The Bible never glosses over the fact that reality can become so impossible to process that individuals just throw their hands up and say, “No more. Can’t do it. I’m done.” Whether the thought is expressed with anger, fear or exhaustion, that place is acknowledged as being real human experience as in Psalm 27:13:
I would have lost heart unless I had believed that I would see the goodness of the Lord in the land of the living.
Thank God that the Scriptures do not come with some patronizing, pat-us-on-the-shoulder “there, there” nonsense that implies that we’re just imagining that life is hard.
This has been on my mind for some weeks, because I suspect most of us are about stretched to our limits and there’s no end in sight.
Here’s a summary about despair that I wrote several years ago when despair very nearly ended my life.
It’s amazing and appalling to experience in full spectrum how tenuous and delicate the threads of human determination are. The mind works on one demand and is soon shot down by another. The sweeps of frustration and failure have no regard or respect for the tiny beachheads of victory being established on little shell-pocked beaches that nobody knows about.
Despair is a most diabolical form of pride, because it presumes that all resources have been tapped; that every possibility has failed; that the unforeseen has caught God off guard and that He has been found wanting.
Despair says that I am through with trusting Him and done with walking by faith; that I am not enough and neither is He. Despair is the conclusion of an argument based on man’s knowledge and weakeness–and is the only possible conclusion for such an argument.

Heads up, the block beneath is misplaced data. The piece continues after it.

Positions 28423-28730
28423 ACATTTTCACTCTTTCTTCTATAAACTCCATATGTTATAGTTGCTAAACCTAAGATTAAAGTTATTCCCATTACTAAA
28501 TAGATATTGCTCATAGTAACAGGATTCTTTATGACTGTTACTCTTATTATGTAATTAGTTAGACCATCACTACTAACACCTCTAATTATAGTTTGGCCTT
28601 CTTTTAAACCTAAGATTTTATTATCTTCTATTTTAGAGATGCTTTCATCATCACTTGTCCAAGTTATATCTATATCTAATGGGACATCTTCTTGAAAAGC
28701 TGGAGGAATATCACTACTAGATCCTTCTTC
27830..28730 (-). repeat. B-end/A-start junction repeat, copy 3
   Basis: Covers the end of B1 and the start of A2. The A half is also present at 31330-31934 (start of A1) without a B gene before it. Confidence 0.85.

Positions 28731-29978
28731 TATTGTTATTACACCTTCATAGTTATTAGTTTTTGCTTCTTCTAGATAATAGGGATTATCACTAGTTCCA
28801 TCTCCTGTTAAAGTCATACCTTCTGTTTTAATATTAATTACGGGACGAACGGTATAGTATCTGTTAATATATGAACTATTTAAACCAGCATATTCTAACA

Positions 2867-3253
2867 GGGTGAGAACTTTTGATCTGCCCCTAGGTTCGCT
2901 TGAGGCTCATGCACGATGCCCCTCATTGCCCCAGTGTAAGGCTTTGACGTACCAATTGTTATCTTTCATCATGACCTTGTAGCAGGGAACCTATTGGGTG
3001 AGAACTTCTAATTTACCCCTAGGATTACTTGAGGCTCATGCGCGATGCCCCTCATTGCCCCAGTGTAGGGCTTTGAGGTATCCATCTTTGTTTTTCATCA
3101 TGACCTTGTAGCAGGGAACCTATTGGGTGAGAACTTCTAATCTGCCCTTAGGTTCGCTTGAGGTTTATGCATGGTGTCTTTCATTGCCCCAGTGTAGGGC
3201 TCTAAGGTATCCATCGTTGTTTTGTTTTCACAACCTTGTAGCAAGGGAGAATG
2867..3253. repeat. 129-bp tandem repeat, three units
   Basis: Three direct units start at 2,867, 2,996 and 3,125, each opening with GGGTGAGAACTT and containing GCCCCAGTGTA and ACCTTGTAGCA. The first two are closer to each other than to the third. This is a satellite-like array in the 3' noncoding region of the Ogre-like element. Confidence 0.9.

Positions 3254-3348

Having God’s power and grace brought to bear on my behalf is not a luxury; it is an absolute necessity.
And understanding that is the alternative to despair.
The old hymnwriter nailed it:
Should I be carried to the skies on flower beds of ease, while others fought to win the price and sailed through blood seas?
Are there no foes for me to face, shall I not feel the flood? Is this vain world a friend to grace, to help me on to God?
Sure I must fight if I would sin, increase my courage, Lord. I’ll bear the toil, endure the pain, supported by Thy Word!
That may strike some as a bloody perspective, but the author may have also simply had a yearning to really engage the enemy. Today we don’t have to go looking for an enemy to engage: we wake up surrounded by them.
Christianity allows us–in fact requires us–to face the reality of our weaknesses and in so doing, does not distort or destroy the grace of God. It just provides a reinforcement of the facts on the ground and presents His provision. Facing reality head-on does not equal leaving the battle or failing to endure.
That’s good. Difficult. But good.